Low dose CT wins the confidence of cardiologists

Patient referrals have doubled for CT angiography since 2004 as scanners cut radiation by 75%, yet produce ever-higher quality images, says John Brosky

He literally wrote the book on the subject, so when Jean-Louis Sablayrolles MD, states that low dose computed tomography angiography (CTa) represents a ‘great revolution in cardiac imaging,’ his words carry the weight of deep clinical experience.

A fusion image highlighting in red a 3-D view of the left main trunk, as well...
A fusion image highlighting in red a 3-D view of the left main trunk, as well as the left anterior descending, left circumflex and left main bronchus arteries with a 2-D study of the septal
and apical segments of the left ventricle
Jean-Louis Sablayrolles MD
Jean-Louis Sablayrolles MD

Appearing on the shelves of the medical publication specialist Springer during the 2010 European Society of Radiology (ESR) congress in Vienna, his 300-page book, Low Dose Coronary CTa in Ischemic Disease, provides practical guidelines on coronary artery imaging based on his work as the head of CT and MRI operations at the high-volume, 182-bed Centre Cardiologique du Nord (CCN) just outside of Paris.
Dr Sablayrolles told European Hospital the increasing acceptance of CTa by cardiologists can be seen in the growth curve of examinations performed at CCN, which quite simply have doubled from 1,500 per year in 2004, when the ‘revolution’ began, to more than 3,000 examinations in 2009.
CCN performs between 10 and 20 exams daily and, over the five-year period, has accumulated an experience of more than 11,000 exams on low-dose CT, which Dr. Sablayrolles drew upon in developing his recommendations for colleagues.
Radiation of patients has posed the greatest barrier to acceptance of CTa, he said, and it remains a key concern among cardiologists as a patient’s care path may require several examinations during the course of diagnosis, treatment and follow up.
Yet the upward curve of requested examinations can be linked directly to a decreasing curve that traces the reduction in X-ray energy required to produce high resolution cardiac images.
‘The introduction of 64 rows for the CT detector array made an enormous difference, providing excellent images of coronary arteries and plaque formations,’ said Dr Sablayrolles, ‘but there continued to be a great concern over the 16 millisievert (mSv) radiation dose that was required.’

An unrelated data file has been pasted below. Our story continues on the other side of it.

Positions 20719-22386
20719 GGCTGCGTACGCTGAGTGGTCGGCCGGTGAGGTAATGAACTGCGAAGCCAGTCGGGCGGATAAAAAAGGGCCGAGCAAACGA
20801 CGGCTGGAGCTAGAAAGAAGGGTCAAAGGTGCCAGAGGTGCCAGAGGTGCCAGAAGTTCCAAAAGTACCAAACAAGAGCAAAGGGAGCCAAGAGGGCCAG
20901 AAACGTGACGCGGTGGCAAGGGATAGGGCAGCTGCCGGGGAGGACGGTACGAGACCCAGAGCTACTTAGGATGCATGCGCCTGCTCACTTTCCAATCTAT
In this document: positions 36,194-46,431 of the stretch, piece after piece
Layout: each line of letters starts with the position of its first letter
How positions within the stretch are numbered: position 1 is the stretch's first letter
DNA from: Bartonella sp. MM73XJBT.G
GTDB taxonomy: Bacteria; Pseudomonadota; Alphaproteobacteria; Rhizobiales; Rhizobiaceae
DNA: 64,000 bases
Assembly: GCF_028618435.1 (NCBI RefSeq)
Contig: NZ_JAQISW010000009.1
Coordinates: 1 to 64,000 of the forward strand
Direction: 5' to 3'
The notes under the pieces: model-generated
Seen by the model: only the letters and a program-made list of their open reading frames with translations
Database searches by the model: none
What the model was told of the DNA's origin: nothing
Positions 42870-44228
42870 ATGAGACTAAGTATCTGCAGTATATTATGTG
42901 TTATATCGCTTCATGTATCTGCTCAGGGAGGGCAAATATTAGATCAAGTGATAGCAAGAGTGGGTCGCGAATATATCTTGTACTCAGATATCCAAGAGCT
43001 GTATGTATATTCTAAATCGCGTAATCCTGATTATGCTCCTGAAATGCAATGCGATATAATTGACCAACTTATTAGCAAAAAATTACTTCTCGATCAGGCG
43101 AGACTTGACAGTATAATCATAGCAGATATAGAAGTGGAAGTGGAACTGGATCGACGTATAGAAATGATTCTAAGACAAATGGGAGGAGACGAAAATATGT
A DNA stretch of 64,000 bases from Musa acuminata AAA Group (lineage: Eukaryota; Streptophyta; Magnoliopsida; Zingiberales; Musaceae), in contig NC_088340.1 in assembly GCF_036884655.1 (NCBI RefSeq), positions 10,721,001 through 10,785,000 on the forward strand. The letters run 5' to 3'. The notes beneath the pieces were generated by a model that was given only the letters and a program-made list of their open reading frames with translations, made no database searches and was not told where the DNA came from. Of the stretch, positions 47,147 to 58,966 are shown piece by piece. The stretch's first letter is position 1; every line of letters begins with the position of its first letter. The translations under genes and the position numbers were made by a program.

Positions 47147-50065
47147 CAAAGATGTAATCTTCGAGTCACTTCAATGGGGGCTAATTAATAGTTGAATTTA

The revolution arrived in a rapid succession of engineering advances that enable faster acquisition speeds, enhanced image processing, and an innovative technique for turning the radiation on-and-off during the cardiac cycle.
In November 2005, Dr Sablayrolles could report to cardiologists at the American Heart Association meeting that exam time had been reduce to five heart beats to produce what he called ‘remarkable cardiac images’ using a Lightspeed Volume CT scanner from GE Healthcare, which had been installed 11 months earlier. Significantly, he said, cutting acquisition time in half created an opportunity to examine a broader population of at-risk patients with rapid heart rates who previously were unable to tolerate the longer exam time.
More recently, a novel technique called ‘prospective triggered gating’ was added to the volume scanner, linking the pulses of radiation to the patient’s echocardiogram (ECG) so that the X-ray is turned on only during the optimum moment in a cardiac cycle, and then simply turned off when not acquiring useful images. With this innovation radiation exposure fell from 16 mSv to 8 mSv, he said, and cardiac volume CT exams became routine at CCN.
In late 2008, he said, CCN cut radiation exposure by more than half again, to between 2-3 mSv, with the installation of the Discovery CT750 HD, also from GE Healthcare, which, in the first five months of operation, was used for 2,500 exams.
With the excitement of a car enthusiast Dr Sablayrolles detailed the advanced electronics, enhanced ASIR algorithms for image processing and, most critically, the precision of the triggered gating process for image acquisition with radiation. ‘Already the great revolution in cardiac imaging was realised by dramatically lowering the dose and increasing image quality to a level that was never seen before at even the highest exposure rates,’ he said, ‘so that these new capabilities respond in double measure to the challenges.’
‘More and more as radiologists we are collaborating in therapeutic decision support with images of complex lesions, a topography of plaque formations, and an analysis of stent placement,’ he said. ‘We are helping to optimise procedures, whether for determining the choice of a stent, or for identifying extended areas of plaque that could provoke an incident during surgery.’
‘But nothing is perfect and there are still challenges to overcome,’ he pointed out. ‘You know we are never satisfied, and we need to go further.’


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